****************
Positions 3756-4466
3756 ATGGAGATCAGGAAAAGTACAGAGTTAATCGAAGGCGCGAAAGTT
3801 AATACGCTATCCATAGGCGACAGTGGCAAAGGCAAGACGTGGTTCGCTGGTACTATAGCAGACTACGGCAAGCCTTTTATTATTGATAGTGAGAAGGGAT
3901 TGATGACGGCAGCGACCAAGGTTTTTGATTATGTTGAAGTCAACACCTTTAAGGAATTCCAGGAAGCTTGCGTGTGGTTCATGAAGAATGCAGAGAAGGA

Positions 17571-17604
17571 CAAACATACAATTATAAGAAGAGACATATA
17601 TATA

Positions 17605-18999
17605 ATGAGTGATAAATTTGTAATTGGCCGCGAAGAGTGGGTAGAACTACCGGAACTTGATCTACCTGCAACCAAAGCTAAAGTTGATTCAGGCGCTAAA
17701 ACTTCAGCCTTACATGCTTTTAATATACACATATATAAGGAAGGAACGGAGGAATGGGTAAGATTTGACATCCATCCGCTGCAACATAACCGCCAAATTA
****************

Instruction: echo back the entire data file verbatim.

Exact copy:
Positions 3756-4466
3756 ATGGAGATCAGGAAAAGTACAGAGTTAATCGAAGGCGCGAAAGTT
3801 AATACGCTATCCATAGGCGACAGTGGCAAAGGCAAGACGTGGTTCGCTGGTACTATAGCAGACTACGGCAAGCCTTTTATTATTGATAGTGAGAAGGGAT
3901 TGATGACGGCAGCGACCAAGGTTTTTGATTATGTTGAAGTCAACACCTTTAAGGAATTCCAGGAAGCTTGCGTGTGGTTCATGAAGAATGCAGAGAAGGA

Positions 17571-17604
17571 CAAACATACAATTATAAGAAGAGACATATA
17601 TATA

Positions 17605-18999
17605 ATGAGTGATAAATTTGTAATTGGCCGCGAAGAGTGGGTAGAACTACCGGAACTTGATCTACCTGCAACCAAAGCTAAAGTTGATTCAGGCGCTAAA
17701 ACTTCAGCCTTACATGCTTTTAATATACACATATATAAGGAAGGAACGGAGGAATGGGTAAGATTTGACATCCATCCGCTGCAACATAACCGCCAAATTA